lel studies on spontaneous peroxidation in rat brain homogenates, the
extract exhibits a low IC50 for inhibition. The research consolidates the
perception that high percentage of anti-oxidative phenolic compounds
renders a therapeutic influence to ScJ in relative oxidative stress. In rat
brain homogenates, it was inhibited by the phenolic extract and exvivo
lipoperoxidation was significantly reduced, thus indicating therapeutic
application (Duarte-Almeida etal., 2006).
8.4.6 Antitumor Activity
In recent studies, the therapeutic application of sugarcane against
more complex and degenerative ailments has been assessed. The
therapeutic effect is attributed mainly to the dominance of flavonoids,
such as flavones naringenin, tricin, apigenin, and luteolin derivatives
(Harborne and Williams, 1988; Williams etal., 1996). These flavonoids
inhibit the degenerative process and disease development in cardio-
vascular diseases and cancer (García-Lafuente etal., 2009).
Tricin (3,5-dimetoxyapigenin) has been evaluated for its chemo-
preventive effect against murine gastrointestinal carcinogenesis and
has been approved for further clinical developments (Ninomiya etal.,
2011; Verschoyle etal., 2006). Tricin is present in dominant quantities
in monocotyledons. It has recently been reported to reduce (Cai etal.,
2004; Beatrice Magne Nde etal., 2015; Duarte-Almeida etal., 2007).
Apigenin is another flavone that has been assessed for its antitu-
mor activity in various systems. The bioactivity of tricin, apigenin,
and luteolin in combination could produce synergistic effects and is a
promising avenue for future research (Duarte-Almeida etal., 2006). In
ground-breaking research pertaining to flavones in sugarcane extracts,
Duarte-Almeida isolated and identified tricin-7-O-β-(6-methoxy-
cinnamic)-glucoside and orientin through spectroscopic methods.
The isolated tricin acylated glycoside derivative was evaluated for its
antioxidant activity through DPPH assay. Reportedly, it exhibited an
influence higher than that of Trolox®. On several human cancer cell
lines, this compound exhibited a significant antiproliferative activity
invitro, showing greater selectivity toward cells of the breast resistant
NIC/ADR line (Duarte-Almeida etal., 2007).
Studies were carried out on commercial Brazilian hybrid vari-
ety of sugarcane by Alves etal. (2016). The assessment of nutrient
content allowed for isolation of steroids (stigmasterol, sitosterol,
and campesterol), phenolic acids (acids p-hydroxybenzoic,
p-hydroxycinnamic, vanillic, and ferulic acid), α-tocopherol, ter-
penoids, and β-carotene. Moreover, a novel flavonoid was identified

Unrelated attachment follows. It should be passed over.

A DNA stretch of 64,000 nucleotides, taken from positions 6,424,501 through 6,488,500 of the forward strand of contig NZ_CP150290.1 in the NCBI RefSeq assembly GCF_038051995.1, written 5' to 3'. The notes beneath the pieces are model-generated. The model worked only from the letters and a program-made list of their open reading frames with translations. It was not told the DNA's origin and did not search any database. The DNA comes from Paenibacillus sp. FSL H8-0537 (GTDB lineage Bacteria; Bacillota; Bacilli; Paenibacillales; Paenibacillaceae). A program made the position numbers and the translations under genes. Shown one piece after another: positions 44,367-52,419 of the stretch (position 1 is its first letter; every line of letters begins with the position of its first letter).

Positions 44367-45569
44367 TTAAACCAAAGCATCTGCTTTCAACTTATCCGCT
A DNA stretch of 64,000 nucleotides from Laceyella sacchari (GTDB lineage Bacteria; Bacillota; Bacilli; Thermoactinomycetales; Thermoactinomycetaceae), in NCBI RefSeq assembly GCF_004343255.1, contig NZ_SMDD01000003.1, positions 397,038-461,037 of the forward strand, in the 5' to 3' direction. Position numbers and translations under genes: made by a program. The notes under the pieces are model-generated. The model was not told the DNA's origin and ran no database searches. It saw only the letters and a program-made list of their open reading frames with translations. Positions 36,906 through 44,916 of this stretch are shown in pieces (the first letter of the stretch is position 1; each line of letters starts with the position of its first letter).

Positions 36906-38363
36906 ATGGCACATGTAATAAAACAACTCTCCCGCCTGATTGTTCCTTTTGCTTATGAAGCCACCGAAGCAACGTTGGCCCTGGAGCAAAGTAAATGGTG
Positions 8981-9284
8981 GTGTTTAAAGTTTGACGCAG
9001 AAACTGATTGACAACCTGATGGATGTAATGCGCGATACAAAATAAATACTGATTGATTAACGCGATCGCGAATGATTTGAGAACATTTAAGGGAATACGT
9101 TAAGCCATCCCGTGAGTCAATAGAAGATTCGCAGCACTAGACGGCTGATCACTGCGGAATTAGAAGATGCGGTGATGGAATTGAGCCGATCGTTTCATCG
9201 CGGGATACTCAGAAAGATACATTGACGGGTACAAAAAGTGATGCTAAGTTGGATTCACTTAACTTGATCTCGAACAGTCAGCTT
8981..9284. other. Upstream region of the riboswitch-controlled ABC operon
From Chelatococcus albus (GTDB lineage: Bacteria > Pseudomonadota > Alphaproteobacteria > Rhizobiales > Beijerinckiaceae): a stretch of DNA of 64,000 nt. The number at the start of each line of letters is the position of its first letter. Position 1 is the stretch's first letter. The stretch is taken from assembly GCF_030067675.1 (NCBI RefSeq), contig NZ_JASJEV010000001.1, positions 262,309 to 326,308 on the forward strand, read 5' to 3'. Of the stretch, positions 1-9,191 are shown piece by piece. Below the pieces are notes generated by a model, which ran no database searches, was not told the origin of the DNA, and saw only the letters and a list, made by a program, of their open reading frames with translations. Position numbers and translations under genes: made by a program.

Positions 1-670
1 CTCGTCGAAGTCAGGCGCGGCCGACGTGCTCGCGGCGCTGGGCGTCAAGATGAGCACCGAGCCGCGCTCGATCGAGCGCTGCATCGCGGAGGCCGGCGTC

and termed as aglyconetricin (5,7,4-trihydroxy-3,5- dimethoxyflavone).
The hybrid extracts, in addition to containing novel flavonoids, also
exhibits the cytotoxic activity of mid-polarity against human cancer
cell lines. This cytostatic activity can be attributed to a large percent-
age of phenolic acids and the flavonoid tricin.
The Brazilian hybrid leaves and culms were utilized for ethyl ace-
tate. The methanol partition, hexane, and ethyl acetate were tested at
varying concentration against eight tumor cell lines employing a colori-
metric method for growth inhibition evaluation. The cytostatic activity
was pronounced in ethyl acetate extracts (ranging from 25.8 to 61.8 μg/
mL) and in ethyl acetate partition. Compared to these compounds, the
hexanic and methanolic fractions exhibited lower activity (inactivation
at GI50 > 250 μg/mL) for all observed cell lines. Thus, corroborating the
cytostatic influence of ethyl acetate and prioritizing it for further frac-
tionation. The fractioning indicated a dominance of flavonoid tricin in
the extract. Among the tumor cell lines [glioma (U521), breast (MCF-
7), resistant ovary (NCI/ADR-RES), kidney (786-0), lung (NCI-H460),
prostate (PC-3), ovary (OVCAR-3), and colon (HT29)], tricin showed
promising cytostatic activity against OVCAR-3 (GI50 = 41.1 μg/mL) and
NCI-ADR/RES (GI50 = 70.3 μg/mL). And among the non-tumoral cell
lines [human keratinocyte (HaCat)], tricin showed values comparable
to doxorubicin (GI50 = 69.6 μg/mL). These results established the che-
mopreventive activity of tricin and the inhibitory effects of sugarcane
extracts over cancer cell proliferation (Alves etal., 2016).
8.4.7 Antimicrobial Activity
The preservatives and synthetic pesticides form a part and parcel
of the modern day food processing/culturing. Besides being useful
for augmenting shelf life, these methods pose dire effects on human
health when used without regulation. In order to alleviate the un-
wanted spoilage, natural substances are being studied for their anti-